Funding has been approved to help create a new innovation district in Glasgow city centre.
The City Council has agreed to develop a £30m Tax Incremental Finance (TIF) to help fund the scheme.
The project will be developed in the Merchant City and the West End, anchored around the Universities of Strathclyde and Glasgow.
It is expected these districts will "provide a strong foundation for the creation and expansion of firms and jobs by helping companies, entrepreneurs, universities, researchers and investors - across sectors and disciplines - co-invent and co-produce new discoveries for the market".
The proposed scheme in the Merchant City would be based on a number of key aims:
• To showcase Glasgow as a location for, and generator of, innovation
• To accelerate innovation and investment in Glasgow-based companies
• To make innovation visible to companies, citizens and students
• To contribute to the regeneration of the area and local community
• To provide access to a platform of industrial informatics and enabling technologies (communications technologies, sensors, data platforms etc.)
• To create an urban district where companies can accelerate innovation, product/service development and economic impact
• To attract innovative companies of all sizes to Glasgow because the Innovation District is able to offer a unique set of research advantages
Funding of £129 million from the Glasgow City Region City Deal will support the creation of an innovation district in the West End and Waterfront, as well as supporting the Imaging Centre of Excellence at the Queen Elizabeth University Hospital.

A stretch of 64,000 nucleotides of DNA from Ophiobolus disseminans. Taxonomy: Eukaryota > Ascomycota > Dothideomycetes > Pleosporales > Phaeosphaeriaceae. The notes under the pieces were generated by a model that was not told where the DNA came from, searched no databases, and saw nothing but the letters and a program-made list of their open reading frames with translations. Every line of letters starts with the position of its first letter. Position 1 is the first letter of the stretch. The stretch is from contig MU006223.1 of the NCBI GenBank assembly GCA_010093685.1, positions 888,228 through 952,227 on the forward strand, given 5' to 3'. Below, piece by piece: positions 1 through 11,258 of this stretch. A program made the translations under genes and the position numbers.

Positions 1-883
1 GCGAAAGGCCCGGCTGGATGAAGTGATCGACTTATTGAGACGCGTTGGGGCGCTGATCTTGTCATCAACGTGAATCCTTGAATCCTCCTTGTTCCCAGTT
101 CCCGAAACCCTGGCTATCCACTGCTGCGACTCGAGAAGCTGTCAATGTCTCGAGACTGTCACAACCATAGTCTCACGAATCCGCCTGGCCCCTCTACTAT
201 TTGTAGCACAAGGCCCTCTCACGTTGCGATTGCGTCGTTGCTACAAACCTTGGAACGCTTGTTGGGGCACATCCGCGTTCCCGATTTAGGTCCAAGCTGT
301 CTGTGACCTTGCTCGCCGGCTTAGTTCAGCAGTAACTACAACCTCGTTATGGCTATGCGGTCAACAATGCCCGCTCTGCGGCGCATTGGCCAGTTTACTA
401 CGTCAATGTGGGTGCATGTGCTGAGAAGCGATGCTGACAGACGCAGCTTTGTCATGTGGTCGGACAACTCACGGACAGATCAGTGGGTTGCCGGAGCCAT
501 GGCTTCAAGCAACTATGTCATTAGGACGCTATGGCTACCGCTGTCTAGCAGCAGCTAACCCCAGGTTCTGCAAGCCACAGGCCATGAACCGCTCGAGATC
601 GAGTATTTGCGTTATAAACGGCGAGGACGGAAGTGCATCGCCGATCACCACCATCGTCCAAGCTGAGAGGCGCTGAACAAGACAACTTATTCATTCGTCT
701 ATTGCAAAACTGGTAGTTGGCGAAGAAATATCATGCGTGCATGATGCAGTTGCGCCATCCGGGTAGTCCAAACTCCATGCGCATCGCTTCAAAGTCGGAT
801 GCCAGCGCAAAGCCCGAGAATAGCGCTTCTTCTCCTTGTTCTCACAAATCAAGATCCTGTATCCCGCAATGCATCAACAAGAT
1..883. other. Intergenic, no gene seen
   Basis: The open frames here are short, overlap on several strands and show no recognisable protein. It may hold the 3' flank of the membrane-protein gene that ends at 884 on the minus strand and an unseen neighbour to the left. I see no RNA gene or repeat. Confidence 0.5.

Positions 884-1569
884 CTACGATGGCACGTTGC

Discussions have taken place between the council, the University of Strathclyde and Scottish Enterprise about the requirement for enabling infrastructure to support the district, including new office space, fibre infrastructure and public realm improvements.
It is estimated the project will require around £60m of investment from the various partners, on top of the £30m TIF.
Council Leader Frank McAveety said: "Glasgow's traditional role as a home of innovation has been boosted in recent years by a number of projects, and the creation of innovation districts promises to take the city's status for achievements in sectors such as life sciences, advanced manufacturing and energy to new heights.
"The development of a TIF scheme for such a district in the Merchant City would bring great economic and social benefits to Glasgow."
The council will submit an initial proposal to the Scottish Futures Trust by 28 February, and the establishment of this TIF will require the approval of the Scottish Government.
The final TIF business case will then be brought back to the council's Executive Committee for a decision on final approval before the end of September this year.
Time and date
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